Posted on 24/05/2019 in category Convention

Recent BIR World Recycling Convention & Exhibition in Singapore (19 - 22 May 2o19)

Ferrous Division: Using more scrap in steelmaking is an environmental “no-brainer” 

There are different technological pathways to reduce carbon dioxide emissions in steelmaking but the best option is “to maximise the use of scrap” such as through switching to the electric arc furnace (EAF) production route where possible, according to Dr. Ir. Steven Vercammen, Senior Knowledge Expert at worldwide management consulting firm McKinsey & Company.

Using more scrap is a “no-brainer,” he declared in his guest presentation to the BIR Ferrous Division meeting in Singapore on May 21. “It’s the most efficient and easiest way to go without making too much investment.” Raising the EAF share of world steelmaking to 40% would cut global carbon dioxide emissions by 400 million tonnes per annum, he added.

The historic surge in steel demand will give “a big push” to obsolete scrap availability over the coming decades, Mr Vercammen also told the first BIR Ferrous Division meeting to be chaired by its new President, Gregory Schnitzer of US-based Schnitzer Steel Industries Inc.

Beginning a series of national and regional market updates, a report submitted by George Adams of SA Recycling identified a slowing of scrap flows into dealers’ yards across the USA that is expected to support prices heading into June. Meanwhile in Japan, an increase in steel stocks owing to construction project delays has removed the urgency for domestic EAF mills to procure scrap, explained Hisatoshi Kojo of Metz Corporation. As for Taiwan, Autumn Barnes of Sims Metal Management Global Trade Corporation reported that the country’s steel scrap imports are being affected by current price levels.

Despite “volatile” prices, India, Pakistan and Bangladesh have been providing a good demand for steel scrap which is “expected to continue for the rest of the year”, according to Zain Nathani of India’s Nathani Group of Companies. The Indian Sub-Continent’s strong buying interest was also confirmed in the European market report delivered by Torben Nørgaard Hansen of Denmark-based H.J. Hansen Recycling Industry Ltd AS. Also from the European perspective, Shane Mellor of UK-based Mellor Metals lamented that Brexit is continuing to create “many distortions and uncertainties” as well as a “frustrating lack of confidence”.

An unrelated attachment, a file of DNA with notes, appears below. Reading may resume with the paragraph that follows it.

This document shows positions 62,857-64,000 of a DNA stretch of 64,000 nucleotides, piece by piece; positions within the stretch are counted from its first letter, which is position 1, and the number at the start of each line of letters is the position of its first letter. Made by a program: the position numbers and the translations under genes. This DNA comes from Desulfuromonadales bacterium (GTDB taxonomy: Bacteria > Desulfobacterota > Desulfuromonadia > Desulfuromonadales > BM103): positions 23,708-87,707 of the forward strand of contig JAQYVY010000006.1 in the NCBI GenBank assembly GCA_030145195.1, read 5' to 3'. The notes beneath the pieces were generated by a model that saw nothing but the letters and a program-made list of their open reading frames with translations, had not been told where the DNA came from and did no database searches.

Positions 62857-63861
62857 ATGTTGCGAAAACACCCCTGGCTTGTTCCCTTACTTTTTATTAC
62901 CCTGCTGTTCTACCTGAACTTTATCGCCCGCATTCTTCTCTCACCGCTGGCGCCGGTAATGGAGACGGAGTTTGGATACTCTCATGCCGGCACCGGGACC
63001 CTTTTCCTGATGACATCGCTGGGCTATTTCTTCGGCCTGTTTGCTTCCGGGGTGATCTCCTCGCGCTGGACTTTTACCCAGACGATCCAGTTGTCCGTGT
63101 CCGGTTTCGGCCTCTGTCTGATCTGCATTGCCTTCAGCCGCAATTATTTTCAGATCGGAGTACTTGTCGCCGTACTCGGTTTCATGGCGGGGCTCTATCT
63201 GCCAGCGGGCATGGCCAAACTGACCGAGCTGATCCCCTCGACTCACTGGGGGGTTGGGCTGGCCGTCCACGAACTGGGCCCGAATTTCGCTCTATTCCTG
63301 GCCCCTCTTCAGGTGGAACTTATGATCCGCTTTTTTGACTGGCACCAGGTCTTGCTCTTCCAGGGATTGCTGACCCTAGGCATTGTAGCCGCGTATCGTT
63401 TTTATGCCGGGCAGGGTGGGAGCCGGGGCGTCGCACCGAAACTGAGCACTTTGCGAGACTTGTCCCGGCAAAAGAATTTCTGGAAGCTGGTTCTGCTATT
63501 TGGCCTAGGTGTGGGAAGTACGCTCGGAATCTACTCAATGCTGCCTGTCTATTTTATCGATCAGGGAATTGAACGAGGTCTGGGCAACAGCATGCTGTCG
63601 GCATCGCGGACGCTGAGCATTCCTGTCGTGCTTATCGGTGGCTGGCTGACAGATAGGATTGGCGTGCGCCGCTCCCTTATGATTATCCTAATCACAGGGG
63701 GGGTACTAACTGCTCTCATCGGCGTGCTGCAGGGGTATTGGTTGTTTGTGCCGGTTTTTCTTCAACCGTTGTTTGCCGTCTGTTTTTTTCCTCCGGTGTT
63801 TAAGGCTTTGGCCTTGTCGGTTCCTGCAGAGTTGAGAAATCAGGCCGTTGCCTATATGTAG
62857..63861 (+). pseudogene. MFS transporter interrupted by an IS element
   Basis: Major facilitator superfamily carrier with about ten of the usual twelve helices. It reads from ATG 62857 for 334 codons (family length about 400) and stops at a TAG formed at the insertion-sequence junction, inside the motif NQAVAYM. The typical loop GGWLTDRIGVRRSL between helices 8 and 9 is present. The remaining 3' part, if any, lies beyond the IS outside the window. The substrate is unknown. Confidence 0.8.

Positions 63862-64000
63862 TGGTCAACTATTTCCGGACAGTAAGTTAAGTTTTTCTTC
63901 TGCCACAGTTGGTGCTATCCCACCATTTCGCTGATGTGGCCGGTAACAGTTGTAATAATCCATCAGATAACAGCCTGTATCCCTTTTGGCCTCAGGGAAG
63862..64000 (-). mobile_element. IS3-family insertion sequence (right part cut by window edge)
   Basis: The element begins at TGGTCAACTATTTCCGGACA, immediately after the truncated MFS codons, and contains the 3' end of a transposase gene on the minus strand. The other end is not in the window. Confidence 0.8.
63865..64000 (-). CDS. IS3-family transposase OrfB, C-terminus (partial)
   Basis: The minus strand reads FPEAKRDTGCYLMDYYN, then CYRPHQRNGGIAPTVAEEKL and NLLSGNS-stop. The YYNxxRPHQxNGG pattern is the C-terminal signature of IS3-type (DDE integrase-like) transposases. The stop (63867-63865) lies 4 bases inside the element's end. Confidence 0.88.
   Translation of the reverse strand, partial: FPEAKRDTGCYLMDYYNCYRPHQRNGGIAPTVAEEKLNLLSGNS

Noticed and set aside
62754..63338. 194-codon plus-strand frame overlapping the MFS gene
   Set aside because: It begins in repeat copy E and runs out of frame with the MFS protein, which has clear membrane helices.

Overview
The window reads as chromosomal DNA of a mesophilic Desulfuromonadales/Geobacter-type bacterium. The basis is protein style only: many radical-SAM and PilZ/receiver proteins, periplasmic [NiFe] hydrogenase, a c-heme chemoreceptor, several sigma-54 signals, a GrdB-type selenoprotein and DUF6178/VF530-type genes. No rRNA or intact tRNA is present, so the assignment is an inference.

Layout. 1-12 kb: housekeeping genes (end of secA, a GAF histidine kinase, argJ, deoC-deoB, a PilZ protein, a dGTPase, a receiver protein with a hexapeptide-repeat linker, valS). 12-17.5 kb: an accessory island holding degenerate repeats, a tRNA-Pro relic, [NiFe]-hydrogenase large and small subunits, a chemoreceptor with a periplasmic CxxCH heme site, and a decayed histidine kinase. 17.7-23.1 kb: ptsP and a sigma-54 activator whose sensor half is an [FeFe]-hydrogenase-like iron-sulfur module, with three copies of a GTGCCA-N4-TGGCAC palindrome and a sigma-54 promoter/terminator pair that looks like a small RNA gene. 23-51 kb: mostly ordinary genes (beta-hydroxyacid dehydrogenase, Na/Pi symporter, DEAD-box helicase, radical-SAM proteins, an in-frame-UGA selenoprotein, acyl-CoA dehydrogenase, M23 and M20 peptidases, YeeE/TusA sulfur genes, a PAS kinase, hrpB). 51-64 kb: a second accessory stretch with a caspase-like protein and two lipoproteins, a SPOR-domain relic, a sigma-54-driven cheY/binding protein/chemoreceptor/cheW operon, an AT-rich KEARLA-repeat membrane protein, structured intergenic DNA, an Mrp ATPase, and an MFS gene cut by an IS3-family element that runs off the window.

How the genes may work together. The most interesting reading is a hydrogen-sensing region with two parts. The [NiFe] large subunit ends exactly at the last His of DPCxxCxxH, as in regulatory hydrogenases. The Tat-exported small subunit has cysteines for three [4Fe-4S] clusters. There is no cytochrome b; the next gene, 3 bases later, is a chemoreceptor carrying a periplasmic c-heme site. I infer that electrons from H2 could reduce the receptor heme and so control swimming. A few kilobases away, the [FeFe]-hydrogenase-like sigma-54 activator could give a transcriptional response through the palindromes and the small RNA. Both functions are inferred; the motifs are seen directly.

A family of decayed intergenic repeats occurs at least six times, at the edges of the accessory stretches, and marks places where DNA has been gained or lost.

Presenting the key findings of the 10th edition of “World Steel Recycling in Figures”, Rolf Willeke noted that China’s domestic steel scrap usage had continued to grow at a rapid pace last year, soaring 27% to 187.8 million tonnes from 147.9 million tonnes in 2017. The BIR Ferrous Division’s Statistics Advisor attributed this steep growth to the government’s stricter pollutant emission standards which have driven basic oxygen furnace mill operators to boost their crude steel/scrap ratios to an average of around 25-30%. With many new electric furnaces either installed or planned, the overall impact will be further investments in steel scrap processing - and “especially in shredder capacity”, stated Mr Willeke.

Among the many other statistical highlights, Mr Willeke pointed out that Turkey remained the world’s leading steel scrap importer last year despite a 1.5% drop in its overseas purchases to 20.66 million tonnes while the leading exporter was the EU-28 with a year-on-year increase of 6.7% to 21.436 million tonnes.


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